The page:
Australia is home to more than 500 separate areas of parkland that are deemed national parks. The parks are designated areas of national importance and interest, both for their bio-diversity and their outstanding natural beauty. Those are just two of the reasons why the parks are fantastic tourist destinations.
Australia’s national parks are as varied as they are numerous. They are located all across the country, giving many states and territories their own unique national parks. While each park serves to protect its regional flora and fauna, each one is nevertheless unique and has something different to offer visitors.
The following parks are a small sample of the rich heritage that is Australia’s national parks: They are a reminder to those who are already familiar with the parks, and an introduction to those who are unacquainted with them. These natural wonders enrich the landscape, waiting to welcome return visitors, and to astound newcomers.
Royal National Park
On the 26th day of April 1879, The National Park as it was then known was declared the first such park of its kind in Australia. The name of the park was changed to Royal National Park in 1955 to honour the visit by Queen Elizabeth II.
Royal National Park holds the distinction of being one of the world’s oldest national parks, second only to America’s Yellowstone National Park. The park abuts Garawarra State Conservation Area: Together, they hold a place on the National Heritage List.
The park is in close proximity to Sydney, providing easy access to residents and tourists alike. It was initially created for recreational purposes due to its magnificent beaches, woodlands and heaths. The recreational facilities still exist and visitors can enjoy boating and picnics among other activities. Nevertheless, the park’s commitment to conservation and the natural environment makes it even more popular as a tourist destination: It is home to a wide array of plants, flowers and wildlife. The park is awash with blooms between the months of July and November each year, and visitors are treated to spectacular and fragrant displays.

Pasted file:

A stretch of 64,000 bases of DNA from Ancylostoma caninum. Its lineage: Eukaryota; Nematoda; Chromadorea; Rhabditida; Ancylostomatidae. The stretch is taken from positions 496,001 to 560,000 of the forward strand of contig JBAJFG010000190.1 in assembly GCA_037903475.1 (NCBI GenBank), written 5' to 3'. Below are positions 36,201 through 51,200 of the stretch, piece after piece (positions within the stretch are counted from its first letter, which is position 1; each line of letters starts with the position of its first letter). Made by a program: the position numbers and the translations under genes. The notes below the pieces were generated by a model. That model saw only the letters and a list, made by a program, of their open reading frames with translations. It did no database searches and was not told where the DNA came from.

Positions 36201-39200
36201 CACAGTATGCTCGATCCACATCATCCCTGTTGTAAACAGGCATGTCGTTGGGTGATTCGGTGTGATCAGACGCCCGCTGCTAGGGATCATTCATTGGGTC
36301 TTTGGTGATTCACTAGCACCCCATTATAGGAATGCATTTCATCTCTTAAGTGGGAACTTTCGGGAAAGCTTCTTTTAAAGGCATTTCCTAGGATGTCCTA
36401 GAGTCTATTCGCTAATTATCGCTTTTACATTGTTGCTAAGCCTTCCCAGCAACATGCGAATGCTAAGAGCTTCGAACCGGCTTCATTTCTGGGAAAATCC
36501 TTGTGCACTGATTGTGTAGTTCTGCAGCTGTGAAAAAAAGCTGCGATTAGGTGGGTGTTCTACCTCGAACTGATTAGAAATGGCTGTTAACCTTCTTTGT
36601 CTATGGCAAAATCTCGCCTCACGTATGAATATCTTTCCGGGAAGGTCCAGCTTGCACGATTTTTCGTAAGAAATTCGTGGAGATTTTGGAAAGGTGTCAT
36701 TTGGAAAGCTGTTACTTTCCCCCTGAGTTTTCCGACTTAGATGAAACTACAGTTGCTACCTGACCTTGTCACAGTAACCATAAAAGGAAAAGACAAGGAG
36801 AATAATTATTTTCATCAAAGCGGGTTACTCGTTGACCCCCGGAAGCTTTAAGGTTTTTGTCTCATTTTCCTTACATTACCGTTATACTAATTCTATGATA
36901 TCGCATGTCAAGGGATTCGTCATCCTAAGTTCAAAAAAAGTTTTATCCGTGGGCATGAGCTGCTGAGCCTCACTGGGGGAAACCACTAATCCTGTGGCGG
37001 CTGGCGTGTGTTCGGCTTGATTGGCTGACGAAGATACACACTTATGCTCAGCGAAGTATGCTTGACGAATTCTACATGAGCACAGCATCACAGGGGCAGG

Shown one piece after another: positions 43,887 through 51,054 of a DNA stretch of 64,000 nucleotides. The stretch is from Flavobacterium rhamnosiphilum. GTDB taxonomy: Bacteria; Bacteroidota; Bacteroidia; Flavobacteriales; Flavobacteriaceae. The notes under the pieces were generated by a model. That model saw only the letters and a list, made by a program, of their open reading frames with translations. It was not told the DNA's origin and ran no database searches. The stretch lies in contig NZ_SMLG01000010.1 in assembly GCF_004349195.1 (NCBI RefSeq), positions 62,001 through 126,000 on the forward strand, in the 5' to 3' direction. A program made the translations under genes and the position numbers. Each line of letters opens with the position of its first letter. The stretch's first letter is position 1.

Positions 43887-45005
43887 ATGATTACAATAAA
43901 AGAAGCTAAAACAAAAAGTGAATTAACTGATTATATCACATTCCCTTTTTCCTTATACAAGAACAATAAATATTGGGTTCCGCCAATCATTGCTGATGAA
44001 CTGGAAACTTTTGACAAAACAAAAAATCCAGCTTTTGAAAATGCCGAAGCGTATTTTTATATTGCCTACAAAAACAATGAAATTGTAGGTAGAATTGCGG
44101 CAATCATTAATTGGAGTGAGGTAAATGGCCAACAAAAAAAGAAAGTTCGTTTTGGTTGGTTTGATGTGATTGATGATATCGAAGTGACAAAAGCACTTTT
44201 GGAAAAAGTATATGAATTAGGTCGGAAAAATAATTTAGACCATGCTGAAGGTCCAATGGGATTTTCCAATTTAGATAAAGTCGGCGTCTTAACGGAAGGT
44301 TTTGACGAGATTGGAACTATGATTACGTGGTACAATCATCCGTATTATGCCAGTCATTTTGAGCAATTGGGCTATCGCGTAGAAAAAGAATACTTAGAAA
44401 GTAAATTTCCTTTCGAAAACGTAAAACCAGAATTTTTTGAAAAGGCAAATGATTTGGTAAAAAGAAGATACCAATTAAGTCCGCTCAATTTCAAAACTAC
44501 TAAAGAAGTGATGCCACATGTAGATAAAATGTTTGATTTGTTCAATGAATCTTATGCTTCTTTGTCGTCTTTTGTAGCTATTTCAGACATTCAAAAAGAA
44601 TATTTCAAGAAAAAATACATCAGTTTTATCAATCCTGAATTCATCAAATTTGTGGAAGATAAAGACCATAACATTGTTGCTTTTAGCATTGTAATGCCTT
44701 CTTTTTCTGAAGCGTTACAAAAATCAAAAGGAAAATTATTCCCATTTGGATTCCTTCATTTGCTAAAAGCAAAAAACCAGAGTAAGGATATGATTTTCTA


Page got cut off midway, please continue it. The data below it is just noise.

Kosciuszko National Park
This beautiful park is the largest in New South Wales, and a magnet for people looking for adventure holidays. The mountain peaks are covered with snow during the coldest months, and skiing and snowshoeing are popular winter activities.
The park is lush and fresh during the summer months: Fishing, boating, hiking, camping, mountain biking and rock climbing are just some of the activities that can be enjoyed during the warm season. Blue Lake is not to be missed! It is stunning, tranquil and serene – the perfect spot for a picnic and to refresh the soul.
Flinders Ranges National Park
This park is of huge historical interest: Visitors can view examples of Aboriginal rock artistry, relics of earliest European settlements and awe-inspiring fossils.
Wilpena Pound is an astounding site to visit within the park. It has the appearance of a meteor-created crater, but is in fact a massive hollow that was created by the erosion of a mountain range that existed millions of years earlier.
Port Campbell National Park
This national park in Victoria is renowned around the world for its impressive rock formations that were created by ocean waves. Of special interest are the Twelve Apostles, London Bridge, Loch Ard Gorge and Island Archway.
Activities include bushwalking, bird watching, fishing, canoeing and swimming. The picnic area is extremely popular with locals and tourists.
Nature-loving travellers who seek exciting and amazing trips should incorporate visits to Australia’s national parks in their holiday/vacation plans. The parks truly are national gems – and their beauty and grandeur can only be fully appreciated first-hand.
This was a guest post by Brenda Panin, a web content writer for Vanuatu holiday packages. Brenda is a contributor to several blogs and he loves to travel and write about her travel experiences.